Scientists: British holidaymakers must STOP having sex with strangers on Gran Canaria’s sand dunes
Scientists have said British holidaymakers should stop having sex with strangers on Gran Canaria’s famous sand dunes.
Research has shown that so many people travel to the Canary Island to have illicit sex in the open air in the dunes, that rare plants and shrubs are being destroyed.
The study discovered nearly 300 favorite sites on the vast sandy area on the south side of the island.
Scientists have said British holidaymakers should stop having sex with strangers on Gran Canaria’s famous sand dunes (photo, file photo)
Covering approximately 1,000 hectares of the island off the coast of Africa, the dunes have been protected as a nature reserve since 1987 and are considered one of the greatest natural treasures in Spain.
Researchers have conducted extensive research into the dune impact of “cruising” involving anonymous sexual encounters in public places.
And they conclude that the activities carried out have a direct impact on the dunes and on eight native plant species, three of which are endemic.
The study was conducted by the Group of Physical Geography and Environment, the Institute of Oceanography and Global Change (IOCAG-ULPGC), and the Beach and Dune Systems (BEADS) Laboratory at Flinders University.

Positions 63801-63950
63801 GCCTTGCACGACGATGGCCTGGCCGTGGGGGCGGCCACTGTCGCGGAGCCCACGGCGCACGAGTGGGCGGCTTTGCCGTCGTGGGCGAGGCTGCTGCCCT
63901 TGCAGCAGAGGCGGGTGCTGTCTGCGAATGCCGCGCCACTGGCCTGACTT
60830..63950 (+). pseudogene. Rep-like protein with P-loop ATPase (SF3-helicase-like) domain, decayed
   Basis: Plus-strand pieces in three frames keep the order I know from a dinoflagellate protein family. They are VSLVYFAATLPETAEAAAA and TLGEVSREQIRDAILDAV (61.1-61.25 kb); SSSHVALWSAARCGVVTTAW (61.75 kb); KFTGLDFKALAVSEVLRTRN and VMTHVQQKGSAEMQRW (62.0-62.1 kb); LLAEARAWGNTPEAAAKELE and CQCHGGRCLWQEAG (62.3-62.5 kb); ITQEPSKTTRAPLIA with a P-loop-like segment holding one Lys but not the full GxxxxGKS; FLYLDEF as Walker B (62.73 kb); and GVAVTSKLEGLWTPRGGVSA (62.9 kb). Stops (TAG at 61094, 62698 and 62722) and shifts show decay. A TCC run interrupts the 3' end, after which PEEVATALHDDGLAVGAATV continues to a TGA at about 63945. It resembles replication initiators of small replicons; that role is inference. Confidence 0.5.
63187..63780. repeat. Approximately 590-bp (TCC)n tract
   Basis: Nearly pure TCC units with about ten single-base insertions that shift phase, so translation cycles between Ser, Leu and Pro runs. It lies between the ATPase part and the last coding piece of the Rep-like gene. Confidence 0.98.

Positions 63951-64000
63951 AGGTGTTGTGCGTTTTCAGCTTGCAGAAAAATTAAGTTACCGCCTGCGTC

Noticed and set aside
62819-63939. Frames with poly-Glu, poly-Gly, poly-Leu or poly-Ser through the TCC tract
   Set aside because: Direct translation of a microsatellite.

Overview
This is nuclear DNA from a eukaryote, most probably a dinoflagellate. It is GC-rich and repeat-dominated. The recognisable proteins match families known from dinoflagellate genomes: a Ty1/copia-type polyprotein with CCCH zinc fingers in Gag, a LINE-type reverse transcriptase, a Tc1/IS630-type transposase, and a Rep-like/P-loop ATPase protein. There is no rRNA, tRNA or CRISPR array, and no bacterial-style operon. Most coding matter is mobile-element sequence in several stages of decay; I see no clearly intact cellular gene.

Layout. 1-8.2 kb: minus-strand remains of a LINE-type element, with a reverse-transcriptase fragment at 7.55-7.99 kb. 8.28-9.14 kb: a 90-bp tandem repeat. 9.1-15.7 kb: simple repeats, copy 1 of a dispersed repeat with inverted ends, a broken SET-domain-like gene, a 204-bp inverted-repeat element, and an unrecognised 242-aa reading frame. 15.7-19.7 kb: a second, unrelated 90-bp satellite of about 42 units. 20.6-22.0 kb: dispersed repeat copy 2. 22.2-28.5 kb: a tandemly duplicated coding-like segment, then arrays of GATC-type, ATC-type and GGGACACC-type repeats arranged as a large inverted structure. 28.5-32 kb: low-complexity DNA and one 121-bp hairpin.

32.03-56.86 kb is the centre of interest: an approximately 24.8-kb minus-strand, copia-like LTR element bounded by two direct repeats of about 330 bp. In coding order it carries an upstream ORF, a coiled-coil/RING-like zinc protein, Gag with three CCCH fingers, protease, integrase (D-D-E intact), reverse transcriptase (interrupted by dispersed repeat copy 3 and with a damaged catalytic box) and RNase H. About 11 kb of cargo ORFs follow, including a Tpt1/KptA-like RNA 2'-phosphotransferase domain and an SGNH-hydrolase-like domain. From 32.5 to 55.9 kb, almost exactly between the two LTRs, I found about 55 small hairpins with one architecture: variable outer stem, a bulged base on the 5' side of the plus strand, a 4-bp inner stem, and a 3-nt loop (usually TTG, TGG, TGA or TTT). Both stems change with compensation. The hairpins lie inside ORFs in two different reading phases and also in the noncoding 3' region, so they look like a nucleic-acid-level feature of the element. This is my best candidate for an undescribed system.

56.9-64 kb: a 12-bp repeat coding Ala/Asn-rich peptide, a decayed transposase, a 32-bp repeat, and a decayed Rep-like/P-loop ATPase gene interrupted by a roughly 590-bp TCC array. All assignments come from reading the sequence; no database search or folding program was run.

Their conclusions have now been published in a report entitled “Sand, Sun, Sea and Sex with Strangers, the five S’s.”
The researchers point out that the dunes and the coastal beaches are examples of open public spaces where these sexual practices are widely practiced, to the point that they have been identified and defined by the bibliography as the ‘Four S’ (sand, sun, sea and sex; in English).
In this sense, there are abundant studies that have addressed the issue of the relationship between tourism and sex (sexual tourism), but few have analyzed the impact of these practices on the natural environment, especially when the spaces where these activities take place are protected areas ‘ said a spokesperson.
The experts located and recorded all points where sexual encounters (sex spots) took place.
They then collected information related to the dimensions or internal distribution of these spaces, as well as the type of sexual use, their geographical location, the cover and type of vegetation and the environmental impact or lack of management actions.
Subsequently, they were spatially and statistically researched, collected and analyzed using geographic information systems (GIS).
Pictured: A map showing the location of Maspalomas, where the sand dunes in the south of the island of Gran Canaria can be found
The results show that the total area occupied by the 298 located sexual meeting points is 5,763.85 m2.
These sex sites are related to the distance from the permitted paths in the protected area, the presence of very dense vegetation and the dunes (nebkhas) stabilized by vegetation.
The larger the sex site, the greater the number of people using it, and the more likely it is a low-lying area overgrown with vegetation and with more waste.
The activities carried out at these sexual points have a direct impact on the dunes and on eight native plant species, three of which are endemic.